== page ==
It’s Christmas and all you want to do is sit by a fire, roast chestnuts, listen to holiday music, catch up on some television shows and spend time with family and friends. This can very well be easier said than done considering that a big project or a huge exam may be waiting for you once January rolls around.
Although having two weeks off from school may be the biggest Christmas gift of them all, the reality is that you will need to mix business with pleasure, work with fun during the 10 or so days off.
Don’t panic, though, because you’re a responsible, sensible, hard working and dedicated individual.
With a little bit of planning and some creative, outside-the-box thinking, you’ll be able to open up presents, eat turkey and watch Christmas Day basketball while also keeping up with your studies. Besides, isn’t it nice to do some work inside while the blizzard engulfs your whole town?
Here are seven ways to study effectively during the Christmas break:
Akin to your school schedule, it’s important to establish a holiday schedule for your studying time. As soon as you arrive home for the Christmas break, sit down for an hour and see what the next several days will look like. Once you have established what is planned for this year’s holiday season, create a schedule accordingly. This means you should set aside between one and four hours a day for reading over your notes, studying your textbook or working on an assignment.
The schedule has been produced. Now is the time to create an agenda, something that can help you allocate time better and improve your study quality. The agenda should include the material to be read, what content will be written for a book report or what notes will be taken down from your textbook.
3. Difficulty Level
Is science your easiest subject, while history is the most difficult for you? Or are you more of a wordsmith and mathematics is your downfall? Whatever the case, be sure to concentrate a majority of your time on the hardest subjects. For instance, as you create a schedule with a day imbibed by four hours of study, two-thirds can be dedicated to the intricate topics and the remaining sum can be for the easiest fields. Or, one day can be entirely for the hard stuff and the other day can be for things you consider to be elementary.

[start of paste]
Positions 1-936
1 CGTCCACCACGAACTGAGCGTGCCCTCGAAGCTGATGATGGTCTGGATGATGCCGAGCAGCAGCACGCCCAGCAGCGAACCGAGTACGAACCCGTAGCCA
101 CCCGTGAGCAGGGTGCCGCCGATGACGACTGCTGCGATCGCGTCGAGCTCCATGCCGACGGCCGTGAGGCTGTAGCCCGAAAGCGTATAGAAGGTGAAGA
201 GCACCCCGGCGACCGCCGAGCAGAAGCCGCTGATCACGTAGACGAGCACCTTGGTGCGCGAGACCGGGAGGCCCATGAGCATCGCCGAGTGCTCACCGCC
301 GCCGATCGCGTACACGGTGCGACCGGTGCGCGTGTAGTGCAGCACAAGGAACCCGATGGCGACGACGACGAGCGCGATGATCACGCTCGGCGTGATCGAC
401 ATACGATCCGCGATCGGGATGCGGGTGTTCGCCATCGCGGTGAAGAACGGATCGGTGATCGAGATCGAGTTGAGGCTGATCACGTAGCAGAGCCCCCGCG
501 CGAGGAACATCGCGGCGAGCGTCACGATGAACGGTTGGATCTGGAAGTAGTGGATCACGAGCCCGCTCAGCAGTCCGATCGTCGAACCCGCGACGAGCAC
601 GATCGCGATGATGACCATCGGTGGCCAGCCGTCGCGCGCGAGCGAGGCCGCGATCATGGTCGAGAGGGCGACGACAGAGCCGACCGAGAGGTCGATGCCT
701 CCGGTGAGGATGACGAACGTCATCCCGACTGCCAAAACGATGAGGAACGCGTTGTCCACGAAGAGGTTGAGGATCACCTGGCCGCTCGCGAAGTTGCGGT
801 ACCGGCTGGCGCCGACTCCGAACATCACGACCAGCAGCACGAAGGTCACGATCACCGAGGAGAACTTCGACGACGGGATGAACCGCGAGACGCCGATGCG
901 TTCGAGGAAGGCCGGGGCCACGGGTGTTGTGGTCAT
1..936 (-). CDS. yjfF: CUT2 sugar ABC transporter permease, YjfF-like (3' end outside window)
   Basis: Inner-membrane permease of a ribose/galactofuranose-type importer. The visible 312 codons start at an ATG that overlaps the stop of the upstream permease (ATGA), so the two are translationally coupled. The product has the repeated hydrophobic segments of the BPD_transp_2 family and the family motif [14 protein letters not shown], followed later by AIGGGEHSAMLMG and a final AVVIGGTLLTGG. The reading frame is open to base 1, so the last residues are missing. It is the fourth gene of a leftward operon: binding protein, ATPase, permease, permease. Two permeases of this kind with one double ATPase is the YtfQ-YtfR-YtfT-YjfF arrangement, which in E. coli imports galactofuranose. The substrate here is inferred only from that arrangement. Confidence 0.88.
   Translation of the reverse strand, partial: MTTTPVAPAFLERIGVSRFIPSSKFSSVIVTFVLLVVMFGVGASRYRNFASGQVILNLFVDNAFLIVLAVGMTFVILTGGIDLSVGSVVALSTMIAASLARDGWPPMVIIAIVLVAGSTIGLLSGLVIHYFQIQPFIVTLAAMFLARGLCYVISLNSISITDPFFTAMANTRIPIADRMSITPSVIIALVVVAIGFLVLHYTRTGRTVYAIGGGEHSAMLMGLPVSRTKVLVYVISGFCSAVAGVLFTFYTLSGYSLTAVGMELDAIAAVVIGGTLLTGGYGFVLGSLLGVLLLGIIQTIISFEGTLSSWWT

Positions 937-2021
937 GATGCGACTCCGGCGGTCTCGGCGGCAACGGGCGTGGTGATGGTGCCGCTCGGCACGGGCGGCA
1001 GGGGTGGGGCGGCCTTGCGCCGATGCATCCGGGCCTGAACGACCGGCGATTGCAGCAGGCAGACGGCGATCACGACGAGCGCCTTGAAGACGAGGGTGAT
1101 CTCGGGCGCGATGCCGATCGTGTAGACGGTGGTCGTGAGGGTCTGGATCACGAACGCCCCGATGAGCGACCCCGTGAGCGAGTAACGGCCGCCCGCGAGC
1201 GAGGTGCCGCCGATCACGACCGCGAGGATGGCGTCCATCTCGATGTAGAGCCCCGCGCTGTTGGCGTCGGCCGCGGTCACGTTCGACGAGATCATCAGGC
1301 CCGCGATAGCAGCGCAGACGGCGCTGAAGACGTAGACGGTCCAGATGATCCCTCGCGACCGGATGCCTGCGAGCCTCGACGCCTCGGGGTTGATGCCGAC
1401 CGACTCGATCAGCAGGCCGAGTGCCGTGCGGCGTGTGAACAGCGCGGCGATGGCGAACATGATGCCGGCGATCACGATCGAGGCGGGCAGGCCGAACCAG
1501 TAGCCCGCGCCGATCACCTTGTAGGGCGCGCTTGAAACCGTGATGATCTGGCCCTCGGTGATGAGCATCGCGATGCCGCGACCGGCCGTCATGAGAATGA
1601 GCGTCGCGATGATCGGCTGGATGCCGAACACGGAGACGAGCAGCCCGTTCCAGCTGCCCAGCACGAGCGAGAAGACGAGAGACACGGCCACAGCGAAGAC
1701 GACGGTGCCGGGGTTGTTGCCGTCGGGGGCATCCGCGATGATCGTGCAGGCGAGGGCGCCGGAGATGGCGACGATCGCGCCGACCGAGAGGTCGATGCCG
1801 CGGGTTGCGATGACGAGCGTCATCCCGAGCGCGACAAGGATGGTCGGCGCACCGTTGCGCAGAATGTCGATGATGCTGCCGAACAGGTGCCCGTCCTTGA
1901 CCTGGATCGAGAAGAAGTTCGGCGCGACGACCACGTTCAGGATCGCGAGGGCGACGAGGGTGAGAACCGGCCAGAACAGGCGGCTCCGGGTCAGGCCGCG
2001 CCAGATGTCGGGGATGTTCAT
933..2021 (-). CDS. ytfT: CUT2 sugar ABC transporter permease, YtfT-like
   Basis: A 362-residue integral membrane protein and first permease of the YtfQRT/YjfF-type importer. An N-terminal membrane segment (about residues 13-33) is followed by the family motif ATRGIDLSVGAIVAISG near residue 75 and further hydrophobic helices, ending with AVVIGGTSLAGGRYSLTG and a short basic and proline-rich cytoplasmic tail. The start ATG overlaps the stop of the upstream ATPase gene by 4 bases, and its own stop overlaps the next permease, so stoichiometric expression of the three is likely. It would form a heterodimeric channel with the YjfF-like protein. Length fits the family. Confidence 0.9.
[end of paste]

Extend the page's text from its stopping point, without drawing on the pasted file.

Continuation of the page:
If you’re waiting for a bus, sitting at a coffee shop waiting for a friend or you’re in the car with your family, have a few pages of notes with you and begin to read them. Rather than perusing your smartphone or playing a video game, study important notes you have, which can be considered additional studying time or as part of your schedule. During the holiday season, time is very limited and of the utmost importance.
Your study area is crucial to attaining knowledge and the acumen to ace an exam or garner a 100 percent mark on your project. What’s the ideal study environment? A comfortable chair, classical music (preferably Johann Sebastian Bach and Ludwig van Beethoven), a cup of tea or coffee and adequate lighting. The television should be off and your phone should be on silent and hidden somewhere in the home.
6. Social Media
Whether you’re a teenager, a senior at college or a middle-aged employee, it can be easy to get sucked into the vapid world of social media. Sure, your initial plan was to just quickly update your feeds, but now you’re spending two hours reading trending topics, checking out the latest photos your friend posted in Netherlands and seeing what your favourite celebrity wrote.
All work and no play is counterintuitive. As you cram late at night, work a part-time job and participate in a group project throughout the semester, you may not have enough time to relax and get some sleep. It’s important that you have some downtime and a scheduled few hours dedicated to just you and your enjoyments. Studying is imperative, but so is relaxing your body and mind.
Christmas is one of the greatest times of the year for many people because it allows family members to catch up on old times, gives workers and students a reprieve and permits everyone to stuff their faces with turkey, mashed potatoes, gravy and stuffing. You can have both a pleasurable and productive Christmas if you mix in both work and play moderately.
Photo by UBC Learning Commons via Flickr.